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Hydroquinone: What you need to know about this controversial skincare ingredient

Health & Lifestyle

Hydroquinone: What you need to know about this controversial skincare ingredient

In the last 50 years Hydroquinone is seen as the most effective ingredient for fading uneven skintone! Find out why this ingredient has become the most controversial in skincare.

But over the years, there have been arguments about whether or not to be left as part of skincare ingredients mainly because studies show it came with side effects and in lesser contexts an approval for skin bleaching.

Infact for about 50 years it was established as the most effective ingredient for fading uneven skintone and dark spots.

Before several warnings to pay attention to Hydroquinone– after it was banned in South Africa- it was an active ingredient to treat skin discolorations, lighten dark patches (hyperpigmentation) and clear black spots and acne scars and it did work.

Though required in small amount (has always been), it should be administered as directed by a physician but in topical creams the amount is already decided (usually around 2%) meaning you use the dosage as presented in which case might be under or way above what you need.

Before serious warnings and even till date, Hydroquinone did a perfect job of correcting uneven skintone, lightening out acne scars and generally helped brighten complexion (I remember it standing out as a unique ingredient in Palmer’s Skin Success Fade Milk Body Lotion back then when it was prescribed to me to chest acne) and it worked!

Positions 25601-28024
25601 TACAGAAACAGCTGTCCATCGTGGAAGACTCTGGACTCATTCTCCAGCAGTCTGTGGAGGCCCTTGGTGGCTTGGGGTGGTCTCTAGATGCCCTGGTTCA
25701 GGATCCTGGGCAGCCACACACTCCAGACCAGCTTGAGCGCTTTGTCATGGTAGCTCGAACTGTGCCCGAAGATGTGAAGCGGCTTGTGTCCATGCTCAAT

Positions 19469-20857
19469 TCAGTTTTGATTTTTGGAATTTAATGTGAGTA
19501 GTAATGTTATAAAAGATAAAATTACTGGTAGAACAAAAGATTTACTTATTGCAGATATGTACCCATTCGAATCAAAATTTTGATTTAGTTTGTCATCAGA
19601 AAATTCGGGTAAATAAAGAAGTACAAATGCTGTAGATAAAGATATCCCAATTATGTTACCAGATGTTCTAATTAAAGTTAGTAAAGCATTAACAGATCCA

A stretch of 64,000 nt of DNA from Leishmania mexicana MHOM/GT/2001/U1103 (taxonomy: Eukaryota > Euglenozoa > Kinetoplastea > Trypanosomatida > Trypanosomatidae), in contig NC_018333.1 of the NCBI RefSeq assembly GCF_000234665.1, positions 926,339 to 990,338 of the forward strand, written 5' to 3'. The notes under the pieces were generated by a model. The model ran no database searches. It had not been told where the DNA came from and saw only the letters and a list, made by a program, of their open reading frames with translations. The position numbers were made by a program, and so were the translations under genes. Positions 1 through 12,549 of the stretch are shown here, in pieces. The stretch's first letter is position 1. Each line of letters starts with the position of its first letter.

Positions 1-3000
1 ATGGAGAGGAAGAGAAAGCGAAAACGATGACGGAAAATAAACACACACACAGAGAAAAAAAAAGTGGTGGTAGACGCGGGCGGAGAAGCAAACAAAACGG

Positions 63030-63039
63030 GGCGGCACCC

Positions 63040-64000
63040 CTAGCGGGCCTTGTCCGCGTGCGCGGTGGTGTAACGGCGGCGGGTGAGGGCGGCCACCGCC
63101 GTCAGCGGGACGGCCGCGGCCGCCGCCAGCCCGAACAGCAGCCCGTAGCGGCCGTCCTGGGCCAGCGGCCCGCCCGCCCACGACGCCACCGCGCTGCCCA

I still have cause to use around 2.0% Hydroquinone in my Palmers Skin Success Deep Cleansing Astringent. It simply works by blocking the process that causes discoloration of the skin.

When properly formulated studies have revealed Hydroquinone is not in any way a harmful ingredient infact some studies called it “extremely effective and safe”. It’s simply limits the creation of melanin.

However long term use of Hydroquinone was faintly associated with a skin reaction where darkening occurs where it’s applied called Exogenous Ochronosis.

Over-the-counter Hydroquinone products usually can contain up to 2% (the most effective over-the-counter amount) for more stubborn hyper pigmentation or dark spots, 4% concentrations of Hydroquinone are usually prescibed.

However if you decide to go with Hydroquinone, note that minimal air exposure is required as it degrades the potency. It should also come packaged in an opaque container.

To also get the best out of Hydroquinone, reduce sun exposure- as with other skin lightening ingredients- to the barest minimum and make sure to wear sunscreen.

There are however alternatives to Hydroquinone as there are natural extracts you can use in place of hydroquinone. Do consult a physician or dermatologist for this.

Media Publicist | A&R | Blogger.

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